http://publishersweekly.com/article/CA6444825.html (for the complete article)
by Jim Milliot -- Publishers Weekly, 5/21/2007 copyright 2007 Publisher's Weekly
The latest entrant in the growing ranks of companies offering book content via mobile devices is DailyLit, a new company formed by husband and wife Albert Wenger and Susan Danziger. Unlike other startups, such as Mobifusion and Moka, which aim to get information to consumers' cellphones, DailyLit is using e-mail and RSS feeds to deliver book installments that can be read in less than five minutes.
Under the DailyLit model, the company will e-mail book installments of about 1,000 words to a customer's device of choice, be it a PDA, Blackberry or other player. Pricing is still being worked out, but Danziger said she would like to keep the cost of receiving a complete book below $5. Customers can receive a feed at the same time every day and can get additional feeds if they want to read more of the book at a particular time. Consumers who order a book through the DailyLit.com site get two free installments before they are required to pay for the full book.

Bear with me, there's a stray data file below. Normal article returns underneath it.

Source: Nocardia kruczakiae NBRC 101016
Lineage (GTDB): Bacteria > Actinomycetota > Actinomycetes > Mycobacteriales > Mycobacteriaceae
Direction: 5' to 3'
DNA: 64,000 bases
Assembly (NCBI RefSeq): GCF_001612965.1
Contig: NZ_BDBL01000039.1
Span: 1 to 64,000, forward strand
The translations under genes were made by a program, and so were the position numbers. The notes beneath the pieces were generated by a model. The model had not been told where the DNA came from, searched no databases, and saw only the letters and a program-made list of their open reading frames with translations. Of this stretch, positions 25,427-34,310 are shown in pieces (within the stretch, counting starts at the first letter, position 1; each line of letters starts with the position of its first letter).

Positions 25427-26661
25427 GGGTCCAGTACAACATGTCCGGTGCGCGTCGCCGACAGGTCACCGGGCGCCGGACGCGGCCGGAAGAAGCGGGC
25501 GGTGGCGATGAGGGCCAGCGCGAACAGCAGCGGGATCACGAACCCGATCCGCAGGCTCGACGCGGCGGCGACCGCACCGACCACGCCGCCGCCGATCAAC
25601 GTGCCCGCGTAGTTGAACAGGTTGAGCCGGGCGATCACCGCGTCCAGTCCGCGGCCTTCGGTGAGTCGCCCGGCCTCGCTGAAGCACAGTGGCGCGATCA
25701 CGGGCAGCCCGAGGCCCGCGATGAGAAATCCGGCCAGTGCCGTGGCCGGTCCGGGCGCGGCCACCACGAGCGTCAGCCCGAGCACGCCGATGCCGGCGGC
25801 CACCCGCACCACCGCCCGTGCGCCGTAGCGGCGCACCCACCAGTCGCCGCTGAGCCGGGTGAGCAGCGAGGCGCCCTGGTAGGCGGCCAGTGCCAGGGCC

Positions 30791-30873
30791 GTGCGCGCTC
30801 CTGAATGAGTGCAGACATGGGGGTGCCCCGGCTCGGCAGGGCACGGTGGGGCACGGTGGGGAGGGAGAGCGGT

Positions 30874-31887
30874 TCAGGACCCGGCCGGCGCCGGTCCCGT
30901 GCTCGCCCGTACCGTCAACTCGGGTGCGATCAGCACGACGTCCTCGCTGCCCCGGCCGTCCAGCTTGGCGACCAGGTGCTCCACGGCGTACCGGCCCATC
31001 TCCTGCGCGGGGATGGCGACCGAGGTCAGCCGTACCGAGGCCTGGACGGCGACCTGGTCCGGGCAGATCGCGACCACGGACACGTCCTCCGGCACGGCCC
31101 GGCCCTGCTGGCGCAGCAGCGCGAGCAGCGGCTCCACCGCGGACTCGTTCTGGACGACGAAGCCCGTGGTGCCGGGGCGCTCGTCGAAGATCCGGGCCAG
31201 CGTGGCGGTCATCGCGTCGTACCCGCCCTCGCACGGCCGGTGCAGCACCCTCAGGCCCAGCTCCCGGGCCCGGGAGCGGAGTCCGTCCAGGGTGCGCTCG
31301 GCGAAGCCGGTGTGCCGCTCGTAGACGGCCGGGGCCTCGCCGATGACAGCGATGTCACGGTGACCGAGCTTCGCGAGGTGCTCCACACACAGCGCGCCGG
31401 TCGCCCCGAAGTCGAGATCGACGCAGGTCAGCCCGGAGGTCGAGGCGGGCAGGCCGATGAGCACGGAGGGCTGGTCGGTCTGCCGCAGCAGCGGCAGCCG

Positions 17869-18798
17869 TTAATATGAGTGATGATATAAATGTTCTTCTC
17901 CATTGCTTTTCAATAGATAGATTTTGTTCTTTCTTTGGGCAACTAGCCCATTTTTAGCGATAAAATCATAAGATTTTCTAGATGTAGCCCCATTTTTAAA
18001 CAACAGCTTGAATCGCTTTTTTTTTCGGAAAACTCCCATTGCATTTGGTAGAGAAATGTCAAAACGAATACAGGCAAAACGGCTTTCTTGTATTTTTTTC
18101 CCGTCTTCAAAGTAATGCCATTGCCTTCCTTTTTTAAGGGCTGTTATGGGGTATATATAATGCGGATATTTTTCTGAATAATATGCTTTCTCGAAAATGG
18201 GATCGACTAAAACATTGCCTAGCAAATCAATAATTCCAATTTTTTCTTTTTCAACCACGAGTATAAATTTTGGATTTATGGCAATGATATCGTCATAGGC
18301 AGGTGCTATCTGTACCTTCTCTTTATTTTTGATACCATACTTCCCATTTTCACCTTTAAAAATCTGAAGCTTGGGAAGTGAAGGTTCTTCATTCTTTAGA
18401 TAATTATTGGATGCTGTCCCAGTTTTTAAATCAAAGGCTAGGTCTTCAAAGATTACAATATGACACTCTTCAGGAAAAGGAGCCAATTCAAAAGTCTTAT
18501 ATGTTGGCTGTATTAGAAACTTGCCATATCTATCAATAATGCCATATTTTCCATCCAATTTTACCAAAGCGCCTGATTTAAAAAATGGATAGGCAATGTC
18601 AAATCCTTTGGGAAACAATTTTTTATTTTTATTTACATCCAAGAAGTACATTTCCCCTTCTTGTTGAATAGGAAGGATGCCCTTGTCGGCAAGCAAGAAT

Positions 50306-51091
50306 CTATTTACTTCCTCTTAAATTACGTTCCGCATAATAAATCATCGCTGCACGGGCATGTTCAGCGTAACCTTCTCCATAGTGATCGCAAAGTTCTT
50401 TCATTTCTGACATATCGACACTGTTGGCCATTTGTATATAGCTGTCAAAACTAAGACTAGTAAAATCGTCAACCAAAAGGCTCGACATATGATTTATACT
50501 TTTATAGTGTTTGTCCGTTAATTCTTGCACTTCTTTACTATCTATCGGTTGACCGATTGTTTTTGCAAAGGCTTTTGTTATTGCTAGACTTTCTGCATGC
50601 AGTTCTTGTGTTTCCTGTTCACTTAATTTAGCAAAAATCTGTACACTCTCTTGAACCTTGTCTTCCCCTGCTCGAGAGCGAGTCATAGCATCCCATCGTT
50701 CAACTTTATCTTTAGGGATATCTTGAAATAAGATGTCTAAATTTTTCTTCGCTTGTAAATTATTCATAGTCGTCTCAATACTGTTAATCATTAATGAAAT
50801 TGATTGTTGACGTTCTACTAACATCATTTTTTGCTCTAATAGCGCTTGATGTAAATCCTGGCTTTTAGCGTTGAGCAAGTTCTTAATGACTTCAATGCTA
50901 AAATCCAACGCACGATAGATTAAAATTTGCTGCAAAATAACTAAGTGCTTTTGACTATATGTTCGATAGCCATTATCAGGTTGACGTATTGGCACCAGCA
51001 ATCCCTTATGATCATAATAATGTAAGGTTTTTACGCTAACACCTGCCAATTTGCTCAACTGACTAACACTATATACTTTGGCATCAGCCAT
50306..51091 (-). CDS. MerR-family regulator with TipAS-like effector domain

Baen publisher Toni Weisskopf said she signed with DailyLit because it's a way to test a new delivery method with little risk. “It's a chance to reach beyond our traditional audience,” Weisskopf explained. Weisskopf said she particularly liked DailyLit's serialization approach since that style has worked well with Baen's own WebScription service, which offers subscribers installments of Baen titles as e-books before they are released as print editions. Baen has given 10 books to DailyLit to start, and, noted Weiskopf, “there's plenty more if it works.”
Ed here: Toni Weiskopf is one of the finest editors in the fields of science fiction and fantasy. She worked for years with the much-missed Jim Baen who pioneered various ways of using the internet to sell books and even offer readers full-length novels to download free. Toni Weiskopf is obviously continuing the Baen tradition, trying new ways to reach new readers. Publishing needs a lot more people like her if it's to succeed in the era of the internet.